Three Lessons from Zootopia to Discuss with Kids I braved opening day of Zootopia with four kids. I had seen the previews and thought it would be a sweet, funny Disney movie about “becoming who we want to be no matter what” or “following our dreams.” It did meet those expectations, but there was actually more. As I watched, I wondered: Was this Disney movie actually making a political commentary about bias, sexism, racism, and xenophobia? Did they really do that? Yes, they did. My first hint was a subtle joke in the beginning when the hero—a determined, hard-working bunny named Judy Hopps—shows up for her first day at work as a police officer. She’s called “cute” by the dispatcher—a cheetah named Clawhauser—and Judy replies, “Ooh, you probably didn’t know it, but a bunny can call another bunny cute, but when other animals do it, it’s a little….” I looked around the theater. Did other folks catch that? Was that actually a line just for me, a black woman, about what can be said within a group but not without? Surely that was a blip? But it wasn’t. The movie turned out to be explicitly about bias of all types, from unconscious prejudice to a “we don’t serve your kind” attitude to the deliberate cultivation of fear to achieve political power. It speaks directly to our heated political climate, however imperfectly. It did this with compelling characters and by echoing words we often use in conversations about race and bias: “well I didn’t mean to,” “don’t be sensitive,” “they shouldn’t be here.” Now, I’m not saying that the movie is perfect. There is something really disturbing about the way the animals are sorted according to their biology, with some reverting back to their inherent “savagery.” Also, the relationship between prejudice in the movie and real-world racism is not entirely clear; Zootopia does not have much to say about power or exploitation. Perhaps as a result, much of the writing about Zootopia has run the gamut from “this is the best racial commentary ever” to “this is the worst.” It is neither, in my view. If you want a Disney movie to do all the work of explaining bias to your kids for you, then this isn’t it. Zootopia isn’t a perfect movie about bias, but it is the perfect opportunity for you to talk about these issues with your children.  In fact, you absolutely need to see Zootopia with them—and you need to talk about it afterward. Teachers can do the same in the classroom. Many children over the age of nine will easily be able to grasp the descriptions of prejudice and bias, and they’ll understand the parallels. But research indicates that even children as young as five will be able to understand the concepts of bias and prejudice. The majority of the kids who see this movie will understand the “unfairness” and the lack of justice in it. Then we as adults can help them make the direct connections to the world around us. In my dissertation research, I found that children who were better able to identify prejudice when they saw it in movie clips had parents who were helping them make sense of bias. Those children, in turn, had more cross-race peers and lower overall rates of bias. You can start with language like this: “I wonder what you noticed. Have you ever been treated that way? Have you ever treated others that way?” From there, you can use Zootopia to impart at least three lessons to kids about prejudice. (Warning: Some spoilers below!) 1. Stereotypes hurt everyone The language of stereotyping is explicitly used in the movie, as when Officer Clawhauser apologizes for calling Judy “cute.” So we can ask children if they know what a stereotype is, encouraging them to come up with examples. The five year old in our group said, “Yeah, like when kids think that I can’t do the monkey bars fast because I’m a girl or because I’m little.” That’s exactly it. We can help them understand that stereotypes are sometimes true about some people, but certainly not always true about all people. The movie quite cleverly shows how stereotypes can harm both the people doing the stereotyping and the people being stereotyped. Judy is stereotyped—but she also stereotypes other characters. She is initially deceived by a kindly, meek lamb, who (spoiler alert!) later turns out to be the movie’s villain. In the typical children’s movie, the dark, ferocious creatures are pretty much always the bad guys and the small fuzzy ones are the good guys. Not so in Zootopia, where the animals are seldom what they seem—and the lesson gets driven home over and over again that thinking in terms of stereotypes can lead you to bad conclusions or even put you in danger. 2. Prejudice is unfair This is the next step: prejudice is when stereotypes are used to differentially treat people. This is where kids often go to the “it’s not fair” portion of their understanding. There are many scenes in the movie where prejudice happens. Prejudice forces Judy to do meter-maid work instead of the job she trained for. There is a particularly sad flashback scene when one of the main characters, the con artist fox Nick Wilde, is getting ready to join an animal “cub scouts.” He is excited because foxes usually aren’t allowed in this activity, and he has worked hard to join the group. He is lured downstairs by the other animals to be initiated—but instead they tease him and tell him that he’s never allowed to join. In fact, they go so far as to muzzle him. It’s a cruel depiction of exclusion—and will certainly resonate with children’s experiences of not being included. It’s a great scene to ask: “Do you remember when they wouldn’t let Nick in their group? What did you think about that? Have you ever felt that way? Did anyone not let you into a group because they held a stereotype about you—thought that you were something you weren’t? Yes, well that’s prejudice.” By talking about these scenes and using kids’ language about fair treatment, we can actually help our children better identify prejudice when it is happening. We can help them to connect empathically with those who are the targets of bias. We can ask them how it feels to be treated that way and encourage them to think about times when maybe they treated others in prejudiced ways. The idea here isn’t to make kids feel guilty, but rather to help them put themselves in another person’s shoes and begin to identify behavior that they might want to change. 3. We can fight prejudice—and people can change The characters in Zootopia don’t just see discrimination—they also fight against it. You can highlight the strategies that they use, which include connecting with family and talking about what is going on with friends. The movie definitely conveys how members of a stereotyped group must often “work twice as hard” to achieve the same result as others. This idea is taken for granted in many families—that members will encounter barriers that force them to defy stereotypes or convince others that they are worthy. But for some kids (and some adults), this will be an entirely new idea. It also shows how “working twice as hard” isn’t a perfect strategy—despite her hard work, Judy is still discriminated against. Can people grow and change? Zootopia’s answer is yes, but change isn’t easy. The movie shows a lot of conflict, even between friends. Through these conflicts it explores the difficult idea of “allyship”—the process of supporting people who face prejudice and building relationships beyond those who share our social identities. We can use the term “ally” with our children, using Judy and Nick as examples. In Zootopia, Judy and Nick become allies. They hurt each other and make mistakes, but they also forgive and decide to work together to overcome bias. Of course, one of the best ways we can illustrate this ability to evolve and support each other is by embracing it ourselves—thus modeling for our kids. How often do your children see you connect to those who are different from you in race, sexuality, or class, to name a few. Do they see you cooperating, having fun? This might be the most valuable lesson contained in Zootopia: By connecting across our differences, we can make the world a better place. This is what Judy the bunny and Nick the fox learn to do—and your children can learn to do it, too, with your help.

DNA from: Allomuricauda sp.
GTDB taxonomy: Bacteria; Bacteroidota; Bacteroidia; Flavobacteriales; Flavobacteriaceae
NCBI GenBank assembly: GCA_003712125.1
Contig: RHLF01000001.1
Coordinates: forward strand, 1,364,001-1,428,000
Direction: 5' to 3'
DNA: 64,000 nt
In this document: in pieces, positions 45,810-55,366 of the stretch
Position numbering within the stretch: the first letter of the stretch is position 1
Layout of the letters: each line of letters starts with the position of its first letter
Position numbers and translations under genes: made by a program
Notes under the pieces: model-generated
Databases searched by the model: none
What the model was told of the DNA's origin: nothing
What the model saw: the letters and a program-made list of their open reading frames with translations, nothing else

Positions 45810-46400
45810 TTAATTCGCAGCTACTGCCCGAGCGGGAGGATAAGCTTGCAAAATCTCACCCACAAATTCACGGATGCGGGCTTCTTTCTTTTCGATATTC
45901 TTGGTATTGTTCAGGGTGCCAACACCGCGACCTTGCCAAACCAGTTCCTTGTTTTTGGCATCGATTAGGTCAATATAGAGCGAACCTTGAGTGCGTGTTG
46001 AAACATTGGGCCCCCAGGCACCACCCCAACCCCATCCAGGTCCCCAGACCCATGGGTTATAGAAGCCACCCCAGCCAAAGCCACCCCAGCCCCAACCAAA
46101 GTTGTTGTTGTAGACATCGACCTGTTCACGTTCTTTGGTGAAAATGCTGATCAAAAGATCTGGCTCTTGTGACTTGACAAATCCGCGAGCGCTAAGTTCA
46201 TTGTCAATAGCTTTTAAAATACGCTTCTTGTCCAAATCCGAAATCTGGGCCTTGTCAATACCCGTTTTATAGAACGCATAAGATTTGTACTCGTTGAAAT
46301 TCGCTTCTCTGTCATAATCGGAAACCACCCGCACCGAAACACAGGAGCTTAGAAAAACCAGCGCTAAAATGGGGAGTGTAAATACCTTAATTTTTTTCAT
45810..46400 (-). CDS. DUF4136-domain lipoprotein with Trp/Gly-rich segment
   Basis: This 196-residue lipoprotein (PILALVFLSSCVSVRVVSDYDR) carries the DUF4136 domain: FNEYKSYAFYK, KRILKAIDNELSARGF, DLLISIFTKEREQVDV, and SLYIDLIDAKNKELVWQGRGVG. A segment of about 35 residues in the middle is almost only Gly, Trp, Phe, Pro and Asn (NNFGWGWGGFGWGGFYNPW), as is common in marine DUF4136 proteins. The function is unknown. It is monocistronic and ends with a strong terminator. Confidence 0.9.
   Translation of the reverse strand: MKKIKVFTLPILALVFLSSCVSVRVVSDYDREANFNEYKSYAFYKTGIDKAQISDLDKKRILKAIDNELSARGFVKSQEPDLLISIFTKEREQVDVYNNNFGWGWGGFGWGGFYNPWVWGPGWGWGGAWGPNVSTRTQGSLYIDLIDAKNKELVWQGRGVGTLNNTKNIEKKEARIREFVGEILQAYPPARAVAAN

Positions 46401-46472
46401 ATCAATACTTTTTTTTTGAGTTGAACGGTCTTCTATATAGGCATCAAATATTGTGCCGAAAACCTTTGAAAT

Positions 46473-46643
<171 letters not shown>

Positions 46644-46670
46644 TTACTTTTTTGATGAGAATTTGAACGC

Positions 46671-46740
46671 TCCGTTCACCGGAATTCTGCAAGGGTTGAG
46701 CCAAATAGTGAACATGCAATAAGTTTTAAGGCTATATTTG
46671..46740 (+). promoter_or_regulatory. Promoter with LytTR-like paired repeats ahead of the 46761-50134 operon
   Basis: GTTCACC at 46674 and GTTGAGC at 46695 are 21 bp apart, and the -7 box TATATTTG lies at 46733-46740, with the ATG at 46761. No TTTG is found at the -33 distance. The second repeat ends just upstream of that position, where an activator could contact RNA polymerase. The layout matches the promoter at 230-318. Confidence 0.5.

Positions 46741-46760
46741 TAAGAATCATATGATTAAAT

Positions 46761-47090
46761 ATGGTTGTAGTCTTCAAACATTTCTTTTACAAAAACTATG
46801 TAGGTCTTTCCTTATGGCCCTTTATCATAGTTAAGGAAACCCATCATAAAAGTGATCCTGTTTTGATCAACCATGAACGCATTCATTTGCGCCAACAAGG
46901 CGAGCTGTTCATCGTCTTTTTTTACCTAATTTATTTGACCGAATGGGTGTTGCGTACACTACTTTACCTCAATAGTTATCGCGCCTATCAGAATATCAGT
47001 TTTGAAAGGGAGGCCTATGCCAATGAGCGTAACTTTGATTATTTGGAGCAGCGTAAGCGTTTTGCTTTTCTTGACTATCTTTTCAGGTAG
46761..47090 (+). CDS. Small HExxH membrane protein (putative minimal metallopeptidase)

ADHD Labels Are Bad, Right? Some people say labels are a bad thing. Sometimes I agree. But not always. Here’s the deal, sometimes labels are bad. If you label someone, you marginalize them. What does … ...
Ins and Outs of Pairing Introverts and Extroverts In The Genius of Opposites, Jennifer Kahnweiler, Ph.D., CSP, explores the ins and outs of pairing introverts and extroverts with the passion of a sommelier pairing food and wine.
5 Truths About The Cycle of Abuse & Mental Illness Abuse is a very difficult topic to discuss with my clients. It is even more difficult to accept when it you are the target of the abuser. Abuse can come … ...